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Alex Leonheart: A Heart for Helping


Alex Leonheart is a natural caregiver, helping his mother raise his two younger brothers so she could go to work. A Nursing student at Kirkwood Community College, Alex said the role of secondary parent sparked his interest in nursing, particularly pediatrics.

“I got to witness their milestones and stages of development while learning how to take care of them,” said Alex, 27.

Alex attended the University of Iowa, graduating with a Bachelors of Arts in Health and Human Physiology, but as he considered his next steps in his education, Alex found himself longing for smaller class sizes with greater student-instructor interaction.

He chose to enroll in Kirkwood’s Nursing program.

“I saw Kirkwood’s Nursing program as a cost-efficient program that would provide me with the same practical skills as a traditional 4-year program,” he said.

Soon after enrolling at Kirkwood, Alex realized he was where he needed to be. Not only was his education more affordable, but he was gaining the skills and knowledge to be a qualified medical professional in half the time it would have taken at a 4-year institution.

“Classes are smaller, so the instructors really get to know their students,” he said. “I enjoy the family atmosphere, as I am consistently asked how I am doing and advised of countless available resources. They genuinely want my classmates and I to succeed.”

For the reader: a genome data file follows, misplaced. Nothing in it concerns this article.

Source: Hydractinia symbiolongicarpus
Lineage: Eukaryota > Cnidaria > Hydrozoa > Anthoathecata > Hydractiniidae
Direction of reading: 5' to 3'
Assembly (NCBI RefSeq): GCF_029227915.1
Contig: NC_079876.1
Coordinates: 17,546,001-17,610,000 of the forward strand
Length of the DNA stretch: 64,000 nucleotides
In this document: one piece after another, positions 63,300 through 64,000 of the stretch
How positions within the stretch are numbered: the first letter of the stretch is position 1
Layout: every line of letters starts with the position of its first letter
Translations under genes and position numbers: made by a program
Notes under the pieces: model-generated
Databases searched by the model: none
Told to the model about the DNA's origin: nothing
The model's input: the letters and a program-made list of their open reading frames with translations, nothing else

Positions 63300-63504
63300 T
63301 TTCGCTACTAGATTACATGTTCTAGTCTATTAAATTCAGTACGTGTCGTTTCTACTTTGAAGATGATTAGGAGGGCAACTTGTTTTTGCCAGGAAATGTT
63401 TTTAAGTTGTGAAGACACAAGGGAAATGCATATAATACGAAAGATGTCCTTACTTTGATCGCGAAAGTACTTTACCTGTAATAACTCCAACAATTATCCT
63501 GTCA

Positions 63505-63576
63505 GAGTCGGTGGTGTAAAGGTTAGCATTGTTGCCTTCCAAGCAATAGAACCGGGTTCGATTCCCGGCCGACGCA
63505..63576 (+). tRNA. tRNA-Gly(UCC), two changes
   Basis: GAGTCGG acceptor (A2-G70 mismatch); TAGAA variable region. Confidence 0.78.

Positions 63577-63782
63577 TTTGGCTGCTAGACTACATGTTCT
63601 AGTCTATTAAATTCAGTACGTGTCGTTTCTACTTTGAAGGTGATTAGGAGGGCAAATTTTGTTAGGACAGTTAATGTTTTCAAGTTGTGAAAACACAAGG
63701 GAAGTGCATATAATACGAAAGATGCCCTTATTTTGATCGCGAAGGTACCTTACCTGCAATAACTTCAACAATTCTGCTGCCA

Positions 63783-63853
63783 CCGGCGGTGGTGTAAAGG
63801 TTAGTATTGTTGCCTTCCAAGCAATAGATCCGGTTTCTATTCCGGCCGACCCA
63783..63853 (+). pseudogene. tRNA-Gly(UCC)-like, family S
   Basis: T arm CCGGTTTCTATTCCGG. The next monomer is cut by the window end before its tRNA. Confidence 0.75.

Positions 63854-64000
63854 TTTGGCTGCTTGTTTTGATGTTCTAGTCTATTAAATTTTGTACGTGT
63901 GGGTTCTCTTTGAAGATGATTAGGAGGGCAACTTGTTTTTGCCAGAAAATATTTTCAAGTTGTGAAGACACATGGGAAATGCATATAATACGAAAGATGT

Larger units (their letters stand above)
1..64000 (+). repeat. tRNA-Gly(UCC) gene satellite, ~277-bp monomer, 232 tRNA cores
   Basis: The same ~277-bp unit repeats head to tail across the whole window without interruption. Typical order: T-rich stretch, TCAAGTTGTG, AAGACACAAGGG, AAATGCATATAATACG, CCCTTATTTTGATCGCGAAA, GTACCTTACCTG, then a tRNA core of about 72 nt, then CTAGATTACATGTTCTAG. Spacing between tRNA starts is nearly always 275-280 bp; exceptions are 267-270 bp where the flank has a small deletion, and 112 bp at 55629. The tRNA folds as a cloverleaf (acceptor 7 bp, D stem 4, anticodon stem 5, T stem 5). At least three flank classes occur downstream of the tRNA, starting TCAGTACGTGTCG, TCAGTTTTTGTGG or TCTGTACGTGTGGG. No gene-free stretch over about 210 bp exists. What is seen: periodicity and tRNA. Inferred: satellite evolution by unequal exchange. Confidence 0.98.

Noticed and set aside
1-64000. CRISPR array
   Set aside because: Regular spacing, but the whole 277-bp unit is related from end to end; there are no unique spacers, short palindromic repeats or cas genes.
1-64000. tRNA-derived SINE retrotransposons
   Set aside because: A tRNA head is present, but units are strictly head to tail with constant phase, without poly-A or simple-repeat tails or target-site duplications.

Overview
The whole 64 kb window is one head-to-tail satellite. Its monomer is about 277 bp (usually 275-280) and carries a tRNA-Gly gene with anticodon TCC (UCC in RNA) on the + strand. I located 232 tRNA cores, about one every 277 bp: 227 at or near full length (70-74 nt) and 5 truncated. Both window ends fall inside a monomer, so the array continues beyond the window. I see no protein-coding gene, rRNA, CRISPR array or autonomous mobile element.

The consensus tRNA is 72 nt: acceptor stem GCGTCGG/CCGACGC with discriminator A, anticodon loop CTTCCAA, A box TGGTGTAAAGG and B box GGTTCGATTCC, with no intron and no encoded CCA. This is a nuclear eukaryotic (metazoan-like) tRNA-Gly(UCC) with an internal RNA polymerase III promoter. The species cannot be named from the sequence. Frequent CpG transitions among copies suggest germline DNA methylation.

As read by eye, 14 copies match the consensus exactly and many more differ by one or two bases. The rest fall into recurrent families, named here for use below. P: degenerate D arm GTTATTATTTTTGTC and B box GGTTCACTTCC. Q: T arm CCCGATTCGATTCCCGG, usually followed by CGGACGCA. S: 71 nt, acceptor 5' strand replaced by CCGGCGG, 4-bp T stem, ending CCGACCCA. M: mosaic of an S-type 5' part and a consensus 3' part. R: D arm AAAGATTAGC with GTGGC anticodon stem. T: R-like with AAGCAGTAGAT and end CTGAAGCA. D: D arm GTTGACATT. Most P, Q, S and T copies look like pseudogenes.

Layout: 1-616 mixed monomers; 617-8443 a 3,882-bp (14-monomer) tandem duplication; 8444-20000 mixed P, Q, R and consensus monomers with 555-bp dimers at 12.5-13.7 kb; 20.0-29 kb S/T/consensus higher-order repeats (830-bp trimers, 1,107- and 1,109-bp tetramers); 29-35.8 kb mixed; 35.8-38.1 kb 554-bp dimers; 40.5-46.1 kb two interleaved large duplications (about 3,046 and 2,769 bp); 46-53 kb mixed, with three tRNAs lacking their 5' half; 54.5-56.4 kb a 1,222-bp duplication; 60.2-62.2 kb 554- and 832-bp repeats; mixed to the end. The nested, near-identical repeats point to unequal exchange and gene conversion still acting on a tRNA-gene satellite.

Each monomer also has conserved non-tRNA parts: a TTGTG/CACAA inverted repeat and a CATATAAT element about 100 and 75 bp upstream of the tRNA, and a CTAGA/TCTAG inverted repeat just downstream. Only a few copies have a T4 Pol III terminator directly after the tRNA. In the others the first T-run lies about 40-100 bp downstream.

Nursing is the largest health care profession in the United States. At a time when advancements in technology are making some professions obsolete, nursing remains a high-demand field. The Bureau of Labor and Statistics indicates that employment among registered nurses will grow by 6 percent through 2032. About 193,000 openings for registered nurses are projected each year, on average, over the next eight years.

Financially, a career in nursing provides a stable future. While salaries depend on employers and state of practice, the median annual salary for registered nurses is $81,220, according to May 2022 data from the U.S. Bureau of Labor Statistics. This number includes nurses with an Associate Degree in Nursing (ADN) and a Bachelor of Science in Nursing (BSN).

Flexibility is another perk of the profession. Depending on the employer and specialty, nurses have a say when it comes to working on a full-time, part-time, or on-call basis. While the basic workday for the average person is eight hours, five days per week, the average workday for nurses in long-term health facilities or hospitals is 12-hour shifts, three days or nights per week. However, there are also nursing jobs that fit the normal eight-hour day, five days per week.

Another reason to become a nurse is that nurses work together in a tight team unit; nursing is not a solo profession. Nurses interact and collaborate with each other and members of the healthcare team continually throughout their shifts. Because of this, nurses tend to form close bonds with their peers — a trait Alex has already experienced.

“I was fortunate to develop a strong bond with several of my peers and I have leaned on them because they are going through the same experiences and understand the struggles,” he said. “It is difficult trying to go through nursing school alone, so having a trusted peer group is a must.”

Alex is on track to graduate in the fall of 2024. After graduation, he hopes to return to Chicago in a nursing role that serves the Hispanic community, where his degree and dual language ability will help Spanish-speaking families receive the care they need.

“Just from my brief experiences working at the University of Iowa Hospitals and Clinics, you can see the room light up and the demeanor of Spanish-speaking patients change when someone can speak to them and they understand it,” Alex said. “The amount of apprehension and guard melts away, so I hope to provide this type of care.”

To learn more about Kirkwood’s Nursing program, visit